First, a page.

Utopian Appetites: 21st Symposium of Australian Gastronomy – Papers

Portrait of Sir Thomas More is an oak panel painting commissioned in 1527 of Thomas More by the German artist and printmaker Hans Holbein the Younger, now in the Frick Collection in New York.

The 21st Symposium of Australian Gastronomy will be celebrated in Melbourne, Australia, from Friday 2 to Monday 5 December 2016.  At this coming-of-age gathering of gastronomic scholars, writers and practitioners, we are looking with hope towards bright food futures with our guiding theme of ‘Utopian Appetites’.

The year 2016 also marks five centuries since the publication of Thomas More’s Utopia (1516)With its founding principles of desire, order, justice and hope, utopia represents a framework to think about gastronomy as both an imaginary ideal and a realisable goal for the future. The utopian theme encourages us to envisage the gastronomic project of eating well, bridging disciplinary boundaries, encompassing different spaces, practices, cultures and times.

Participants include:

The Symposium will feature original papers exploringreal and ideal contexts of eating well, considered from historical, cultural, aesthetic, political, ideological, social, nutritional, environmental, religious, agricultural, philosophical, or any other perspectives. Australian gastronomy is the main feature, but papers with an international focus are also included.

Topics covered can include:

Gastronomy and the politics of hope

Ecological utopias of past, present and future

Utopian culinary histories

Cockaigne, Lubberland, and realms of plenty

Utopian desires and dreaming

Food and farming in utopian and dystopian literature

Terroir and utopia in wine production and consumption

Utopian nature-cultures

Food gardens, pleasures and paradise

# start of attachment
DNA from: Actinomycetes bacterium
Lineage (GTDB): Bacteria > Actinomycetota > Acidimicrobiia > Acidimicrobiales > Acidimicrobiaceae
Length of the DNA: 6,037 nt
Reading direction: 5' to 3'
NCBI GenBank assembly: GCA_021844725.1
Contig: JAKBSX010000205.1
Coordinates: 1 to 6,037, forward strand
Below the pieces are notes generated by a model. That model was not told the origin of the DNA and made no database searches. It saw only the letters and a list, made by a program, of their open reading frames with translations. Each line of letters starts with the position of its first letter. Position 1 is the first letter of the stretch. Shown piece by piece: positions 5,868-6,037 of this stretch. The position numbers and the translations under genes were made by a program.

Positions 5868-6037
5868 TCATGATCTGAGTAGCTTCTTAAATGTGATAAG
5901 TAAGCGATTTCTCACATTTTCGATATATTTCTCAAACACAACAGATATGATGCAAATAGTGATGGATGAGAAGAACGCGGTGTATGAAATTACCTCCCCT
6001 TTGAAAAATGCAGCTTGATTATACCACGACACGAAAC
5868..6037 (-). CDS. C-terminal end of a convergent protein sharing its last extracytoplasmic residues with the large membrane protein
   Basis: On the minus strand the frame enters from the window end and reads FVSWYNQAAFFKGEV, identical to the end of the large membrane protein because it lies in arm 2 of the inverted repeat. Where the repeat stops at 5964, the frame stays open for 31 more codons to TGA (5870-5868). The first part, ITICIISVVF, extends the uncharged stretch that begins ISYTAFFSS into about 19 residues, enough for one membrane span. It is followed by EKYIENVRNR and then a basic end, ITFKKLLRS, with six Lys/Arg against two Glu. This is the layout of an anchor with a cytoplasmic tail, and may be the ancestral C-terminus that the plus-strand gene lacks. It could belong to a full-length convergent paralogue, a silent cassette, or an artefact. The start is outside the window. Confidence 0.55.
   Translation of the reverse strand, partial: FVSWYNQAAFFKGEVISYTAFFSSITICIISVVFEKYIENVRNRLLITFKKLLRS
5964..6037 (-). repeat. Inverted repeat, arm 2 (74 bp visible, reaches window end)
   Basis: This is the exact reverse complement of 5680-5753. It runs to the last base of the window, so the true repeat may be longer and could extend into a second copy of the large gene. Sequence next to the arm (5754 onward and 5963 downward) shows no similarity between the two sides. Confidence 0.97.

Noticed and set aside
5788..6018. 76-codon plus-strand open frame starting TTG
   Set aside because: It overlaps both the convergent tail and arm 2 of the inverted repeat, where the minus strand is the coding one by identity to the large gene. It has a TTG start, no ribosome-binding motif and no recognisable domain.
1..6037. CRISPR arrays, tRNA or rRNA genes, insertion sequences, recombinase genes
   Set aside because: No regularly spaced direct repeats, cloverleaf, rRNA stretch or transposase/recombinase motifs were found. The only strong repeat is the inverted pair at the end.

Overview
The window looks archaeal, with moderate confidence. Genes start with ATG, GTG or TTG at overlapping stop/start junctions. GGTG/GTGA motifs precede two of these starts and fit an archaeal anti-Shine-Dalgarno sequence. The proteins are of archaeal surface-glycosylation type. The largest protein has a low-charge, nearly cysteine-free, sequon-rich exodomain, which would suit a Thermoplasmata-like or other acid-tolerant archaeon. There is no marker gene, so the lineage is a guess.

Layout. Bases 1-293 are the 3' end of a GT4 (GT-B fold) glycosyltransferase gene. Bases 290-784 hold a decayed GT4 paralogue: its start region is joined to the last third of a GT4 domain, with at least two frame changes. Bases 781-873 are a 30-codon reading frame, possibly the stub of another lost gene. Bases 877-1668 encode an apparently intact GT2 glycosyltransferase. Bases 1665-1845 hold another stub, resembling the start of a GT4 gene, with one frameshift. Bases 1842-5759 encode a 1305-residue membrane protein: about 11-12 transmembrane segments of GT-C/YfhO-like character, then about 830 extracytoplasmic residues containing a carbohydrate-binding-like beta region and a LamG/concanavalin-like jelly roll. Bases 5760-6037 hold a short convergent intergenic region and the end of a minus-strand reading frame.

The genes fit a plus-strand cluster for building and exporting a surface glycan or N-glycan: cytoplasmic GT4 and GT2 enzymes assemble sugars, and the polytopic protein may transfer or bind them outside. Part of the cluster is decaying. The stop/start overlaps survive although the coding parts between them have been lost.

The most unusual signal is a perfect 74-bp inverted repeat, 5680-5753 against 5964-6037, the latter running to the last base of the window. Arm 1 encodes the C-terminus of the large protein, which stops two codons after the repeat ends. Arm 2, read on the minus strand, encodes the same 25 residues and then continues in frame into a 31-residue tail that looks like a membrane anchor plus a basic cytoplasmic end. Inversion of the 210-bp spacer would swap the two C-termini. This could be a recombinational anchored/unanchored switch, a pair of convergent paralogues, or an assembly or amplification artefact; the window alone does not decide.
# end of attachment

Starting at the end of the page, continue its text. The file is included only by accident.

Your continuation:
Governance, democracy and utopia

Food sovereignty, social experimentation and revolutionary hopes for change

Posthuman or postcolonial food imaginaries

Intentional food communities and new modes for living well

City and country connections and interdependency

Outrageous, improbable and impossible food futures

Participants can include academics and independent scholars, artists and activists, cooks and chefs, journalists and writers, food producers and artisans in the form of panel discussions, presentations, literary reflections, manifestos, performances and interactive experiments relating to utopia and gastronomy.

Symposium Convenors:

Kelly Donati (William Angliss Institute) – kellyd@angliss.edu.au

Jacqueline Dutton (University of Melbourne) – jld@unimelb.edu.au

The Symposium will take place at William Angliss Institute and the University of Melbourne with a daytrip by bus to Central Victoria. The cost is $625 per person ($450 for students with valid ID). This covers all food, wine and excursion costs. Travel to Melbourne and accommodation is not included.  The conference will run from Friday evening to Monday evening which will conclude with the banquet dinner.

In keeping with the tradition of the Symposium of Australian Gastronomy, please come with a spirit of participation, indulgence and hope.

To stay up to date on new information and Frequently Asked Questions about the Symposium, please see the website: www.gastronomers.net and join our Facebook group Symposium of Australian Gastronomy https://www.facebook.com/groups/1653092668277952/


Sir Thomas More, by Hans Holbein the Younger, 1527

From Wikimedia Commons, the free media repository